# Quotient algebra

In mathematics, a quotient algebra, (where algebra is used in the sense of universal algebra), also called a factor algebra, is obtained by partitioning the elements of an algebra into equivalence classes given by a congruence relation, that is an equivalence relation that is additionally compatible with all the operations of the algebra, in the formal sense described below.

## Compatible relation

Let A be a set (of the elements of an algebra ${\displaystyle {\mathcal {A}}}$), and let E be an equivalence relation on the set A. The relation E is said to be compatible with (or have the substitution property with respect to) an n-ary operation f if for all ${\displaystyle a_{1},a_{2},\ldots ,a_{n},b_{1},b_{2},\ldots ,b_{n}\in A}$ whenever ${\displaystyle (a_{1},b_{1})\in E,(a_{2},b_{2})\in E,\ldots ,(a_{n},b_{n})\in E}$ implies ${\displaystyle (f(a_{1},a_{2},\ldots ,a_{n}),f(b_{1},b_{2},\ldots ,b_{n}))\in E}$. An equivalence relation compatible with all the operations of an algebra is called a congruence.

## Congruence lattice

For every algebra ${\displaystyle {\mathcal {A}}}$ on the set A, the identity relation on A, and ${\displaystyle A\times A}$ are trivial congruences. An algebra with no other congruences is called simple.

Let ${\displaystyle \mathrm {Con} ({\mathcal {A}})}$ be the set of congruences on the algebra ${\displaystyle {\mathcal {A}}}$. Because congruences are closed under intersection, we can define a meet operation: ${\displaystyle \wedge :\mathrm {Con} ({\mathcal {A}})\times \mathrm {Con} ({\mathcal {A}})\to \mathrm {Con} ({\mathcal {A}})}$ by simply taking the intersection of the congruences ${\displaystyle E_{1}\wedge E_{2}=E_{1}\cap E_{2}}$.

On the other hand, congruences are not closed under union. However, we can define the closure of any binary relation E, with respect to a fixed algebra ${\displaystyle {\mathcal {A}}}$, such that it is a congruence, in the following way: ${\displaystyle \langle E\rangle _{\mathcal {A}}=\bigcap \{F\in \mathrm {Con} ({\mathcal {A}})|E\subseteq F\}}$. Note that the (congruence) closure of a binary relation depends on the operations in ${\displaystyle {\mathcal {A}}}$, not just on the carrier set. Now define ${\displaystyle \vee :\mathrm {Con} ({\mathcal {A}})\times \mathrm {Con} ({\mathcal {A}})\to \mathrm {Con} ({\mathcal {A}})}$ as ${\displaystyle E_{1}\vee E_{2}=\langle E_{1}\cup E_{2}\rangle _{\mathcal {A}}}$.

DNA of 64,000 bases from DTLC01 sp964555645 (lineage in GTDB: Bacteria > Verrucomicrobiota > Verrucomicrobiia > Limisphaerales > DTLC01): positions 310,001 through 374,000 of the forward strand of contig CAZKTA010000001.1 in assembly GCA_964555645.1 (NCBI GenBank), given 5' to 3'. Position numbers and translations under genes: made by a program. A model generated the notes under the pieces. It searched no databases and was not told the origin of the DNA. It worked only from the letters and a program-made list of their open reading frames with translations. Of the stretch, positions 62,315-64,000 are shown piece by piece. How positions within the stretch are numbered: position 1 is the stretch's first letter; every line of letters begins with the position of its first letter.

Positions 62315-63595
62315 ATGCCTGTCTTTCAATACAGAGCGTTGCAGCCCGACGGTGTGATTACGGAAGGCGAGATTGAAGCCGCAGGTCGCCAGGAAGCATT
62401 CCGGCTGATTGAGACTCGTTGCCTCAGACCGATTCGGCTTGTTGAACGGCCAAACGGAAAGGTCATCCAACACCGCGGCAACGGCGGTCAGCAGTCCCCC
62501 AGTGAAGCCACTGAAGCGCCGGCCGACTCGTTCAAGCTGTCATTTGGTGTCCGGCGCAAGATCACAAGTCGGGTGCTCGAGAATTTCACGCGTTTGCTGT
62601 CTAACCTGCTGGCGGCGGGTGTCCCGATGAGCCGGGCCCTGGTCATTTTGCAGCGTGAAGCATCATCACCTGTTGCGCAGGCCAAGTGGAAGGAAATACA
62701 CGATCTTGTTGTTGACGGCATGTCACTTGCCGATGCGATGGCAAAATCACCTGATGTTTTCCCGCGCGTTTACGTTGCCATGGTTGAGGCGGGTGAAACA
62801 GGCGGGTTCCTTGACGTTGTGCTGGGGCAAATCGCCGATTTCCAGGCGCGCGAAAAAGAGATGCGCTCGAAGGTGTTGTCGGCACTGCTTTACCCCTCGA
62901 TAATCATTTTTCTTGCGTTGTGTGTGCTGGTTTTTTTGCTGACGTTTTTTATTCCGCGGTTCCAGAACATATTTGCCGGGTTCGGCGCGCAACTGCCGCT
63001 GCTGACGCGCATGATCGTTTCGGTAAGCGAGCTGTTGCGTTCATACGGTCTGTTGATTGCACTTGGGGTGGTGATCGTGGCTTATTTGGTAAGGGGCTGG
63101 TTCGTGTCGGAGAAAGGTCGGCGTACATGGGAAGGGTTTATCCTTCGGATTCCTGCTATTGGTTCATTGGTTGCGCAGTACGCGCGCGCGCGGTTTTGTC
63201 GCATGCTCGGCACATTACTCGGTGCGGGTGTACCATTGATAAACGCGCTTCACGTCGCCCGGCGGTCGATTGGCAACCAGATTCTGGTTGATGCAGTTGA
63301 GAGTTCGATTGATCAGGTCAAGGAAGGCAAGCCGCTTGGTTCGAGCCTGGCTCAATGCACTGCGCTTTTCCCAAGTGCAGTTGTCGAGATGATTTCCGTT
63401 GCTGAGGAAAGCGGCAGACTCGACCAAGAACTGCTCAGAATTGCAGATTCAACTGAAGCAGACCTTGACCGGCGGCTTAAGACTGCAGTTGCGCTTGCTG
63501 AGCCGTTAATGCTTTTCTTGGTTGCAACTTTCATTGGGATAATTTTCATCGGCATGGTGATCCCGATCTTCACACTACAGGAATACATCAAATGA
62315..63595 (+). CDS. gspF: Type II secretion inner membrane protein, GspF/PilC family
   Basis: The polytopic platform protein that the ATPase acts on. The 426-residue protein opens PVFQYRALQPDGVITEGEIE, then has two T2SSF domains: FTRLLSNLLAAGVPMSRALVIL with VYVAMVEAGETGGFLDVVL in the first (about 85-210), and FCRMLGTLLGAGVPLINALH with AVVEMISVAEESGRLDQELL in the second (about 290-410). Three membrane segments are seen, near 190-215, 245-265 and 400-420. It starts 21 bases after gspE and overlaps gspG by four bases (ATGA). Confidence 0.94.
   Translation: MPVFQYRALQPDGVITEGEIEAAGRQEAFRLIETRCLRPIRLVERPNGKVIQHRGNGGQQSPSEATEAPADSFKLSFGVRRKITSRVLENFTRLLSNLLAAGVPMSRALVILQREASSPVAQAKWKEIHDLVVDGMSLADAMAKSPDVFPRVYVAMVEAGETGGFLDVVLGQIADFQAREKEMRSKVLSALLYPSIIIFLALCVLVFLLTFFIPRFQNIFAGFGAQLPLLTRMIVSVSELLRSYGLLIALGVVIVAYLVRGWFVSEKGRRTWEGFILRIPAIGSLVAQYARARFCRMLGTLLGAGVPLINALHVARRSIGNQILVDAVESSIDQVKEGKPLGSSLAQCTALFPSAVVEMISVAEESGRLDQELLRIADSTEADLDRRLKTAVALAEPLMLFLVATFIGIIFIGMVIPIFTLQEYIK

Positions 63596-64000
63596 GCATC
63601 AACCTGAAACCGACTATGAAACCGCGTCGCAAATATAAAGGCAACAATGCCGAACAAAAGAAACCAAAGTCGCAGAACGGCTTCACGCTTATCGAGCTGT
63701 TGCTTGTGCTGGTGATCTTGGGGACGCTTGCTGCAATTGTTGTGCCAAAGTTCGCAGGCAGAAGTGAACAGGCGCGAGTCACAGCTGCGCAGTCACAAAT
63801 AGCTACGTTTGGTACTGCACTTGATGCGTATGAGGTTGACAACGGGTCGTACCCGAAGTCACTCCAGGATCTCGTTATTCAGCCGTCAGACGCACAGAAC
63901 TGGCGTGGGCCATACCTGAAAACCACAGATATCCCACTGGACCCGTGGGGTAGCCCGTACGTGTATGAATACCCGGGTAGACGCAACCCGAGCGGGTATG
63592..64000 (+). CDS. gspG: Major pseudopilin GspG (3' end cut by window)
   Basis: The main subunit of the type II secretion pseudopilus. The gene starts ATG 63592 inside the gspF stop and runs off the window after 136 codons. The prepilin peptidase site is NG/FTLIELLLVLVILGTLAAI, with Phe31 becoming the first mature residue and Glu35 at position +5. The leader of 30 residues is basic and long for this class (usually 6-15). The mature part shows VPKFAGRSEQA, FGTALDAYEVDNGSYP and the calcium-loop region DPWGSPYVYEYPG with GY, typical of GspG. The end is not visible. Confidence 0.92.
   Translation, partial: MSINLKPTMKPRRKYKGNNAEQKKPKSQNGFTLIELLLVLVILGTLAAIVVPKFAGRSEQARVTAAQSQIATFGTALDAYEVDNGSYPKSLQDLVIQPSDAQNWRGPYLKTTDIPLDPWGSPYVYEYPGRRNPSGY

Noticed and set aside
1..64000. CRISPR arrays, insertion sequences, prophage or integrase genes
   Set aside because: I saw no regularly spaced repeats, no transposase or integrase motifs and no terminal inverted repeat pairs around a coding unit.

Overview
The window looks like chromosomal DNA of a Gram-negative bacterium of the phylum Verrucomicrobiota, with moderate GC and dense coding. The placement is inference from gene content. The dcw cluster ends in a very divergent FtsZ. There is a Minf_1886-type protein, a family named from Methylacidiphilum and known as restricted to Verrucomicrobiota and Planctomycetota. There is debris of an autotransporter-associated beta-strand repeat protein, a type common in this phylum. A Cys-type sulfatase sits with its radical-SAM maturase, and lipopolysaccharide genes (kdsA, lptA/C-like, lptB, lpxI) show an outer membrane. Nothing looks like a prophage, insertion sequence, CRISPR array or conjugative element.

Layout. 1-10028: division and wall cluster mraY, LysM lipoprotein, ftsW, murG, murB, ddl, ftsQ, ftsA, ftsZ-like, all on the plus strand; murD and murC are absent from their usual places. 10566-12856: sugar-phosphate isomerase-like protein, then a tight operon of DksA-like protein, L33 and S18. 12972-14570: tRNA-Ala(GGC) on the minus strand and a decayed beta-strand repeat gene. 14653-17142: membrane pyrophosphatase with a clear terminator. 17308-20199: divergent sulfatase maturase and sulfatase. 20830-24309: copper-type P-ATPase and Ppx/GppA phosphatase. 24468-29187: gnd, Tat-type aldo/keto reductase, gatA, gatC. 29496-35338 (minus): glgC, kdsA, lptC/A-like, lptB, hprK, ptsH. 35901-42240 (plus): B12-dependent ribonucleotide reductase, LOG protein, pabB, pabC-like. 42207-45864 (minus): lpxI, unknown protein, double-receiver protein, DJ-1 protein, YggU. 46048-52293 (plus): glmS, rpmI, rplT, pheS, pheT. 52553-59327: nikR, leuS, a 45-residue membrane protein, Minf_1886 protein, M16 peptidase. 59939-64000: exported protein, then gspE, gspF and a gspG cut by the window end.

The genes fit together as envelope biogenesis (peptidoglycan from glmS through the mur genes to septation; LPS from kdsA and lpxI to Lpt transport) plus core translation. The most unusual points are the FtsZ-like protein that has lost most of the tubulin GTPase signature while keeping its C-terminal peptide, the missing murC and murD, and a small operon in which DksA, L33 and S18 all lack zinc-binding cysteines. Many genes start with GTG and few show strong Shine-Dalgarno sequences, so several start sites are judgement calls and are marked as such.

For every algebra ${\displaystyle {\mathcal {A}}}$, ${\displaystyle ({\mathcal {A}},\wedge ,\vee )}$ with the two operations defined above forms a lattice, called the congruence lattice of ${\displaystyle {\mathcal {A}}}$.

## Quotient algebras and homomorphisms

A set A can be partitioned in equivalence classes given by an equivalence relation E, and usually called a quotient set, and denoted A/E. For an algebra ${\displaystyle {\mathcal {A}}}$, it is straightforward to define the operations induced on A/E if E is a congruence. Specifically, for any operation ${\displaystyle f_{i}^{\mathcal {A}}}$ of arity ${\displaystyle n_{i}}$ in ${\displaystyle {\mathcal {A}}}$ (where the superscript simply denotes that it's an operation in ${\displaystyle {\mathcal {A}}}$) define ${\displaystyle f_{i}^{{\mathcal {A}}/E}:(A/E)^{n_{i}}\to A/E}$ as ${\displaystyle f_{i}^{{\mathcal {A}}/E}([a_{1}]_{E},\ldots ,[a_{n_{i}}]_{E})=[f_{i}^{\mathcal {A}}(a_{1},\ldots ,a_{n_{i}})]_{E}}$, where ${\displaystyle [a]_{E}}$ denotes the equivalence class of a modulo E.

For an algebra ${\displaystyle {\mathcal {A}}=(A,(f_{i}^{\mathcal {A}})_{i\in I})}$, given a congruence E on ${\displaystyle {\mathcal {A}}}$, the algebra ${\displaystyle {\mathcal {A}}/E=(A/E,(f_{i}^{{\mathcal {A}}/E})_{i\in I})}$ is called the quotient algebra (or factor algebra) of ${\displaystyle {\mathcal {A}}}$ modulo E. There is a natural homomorphism from ${\displaystyle {\mathcal {A}}}$ to ${\displaystyle {\mathcal {A}}/E}$ mapping every element to its equivalence class. In fact, every homomorphism h determines a congruence relation; the kernel of the homomorphism, ${\displaystyle \mathop {\mathrm {ker} } \,h=\{(a,a')\in A\times A|h(a)=h(a')\}}$.

Given an algebra ${\displaystyle {\mathcal {A}}}$, a homomorphism h thus defines two algebras homomorphic to ${\displaystyle {\mathcal {A}}}$, the image h(${\displaystyle {\mathcal {A}}}$) and ${\displaystyle {\mathcal {A}}/\mathop {\mathrm {ker} } \,h}$ The two are isomorphic, a result known as the homomorphic image theorem. Formally, let ${\displaystyle h:{\mathcal {A}}\to {\mathcal {B}}}$ be a surjective homomorphism. Then, there exists a unique isomorphism g from ${\displaystyle {\mathcal {A}}/\mathop {\mathrm {ker} } \,h}$ onto ${\displaystyle {\mathcal {B}}}$ such that g composed with the natural homomorphism induced by ${\displaystyle \mathop {\mathrm {ker} } \,h}$ equals h.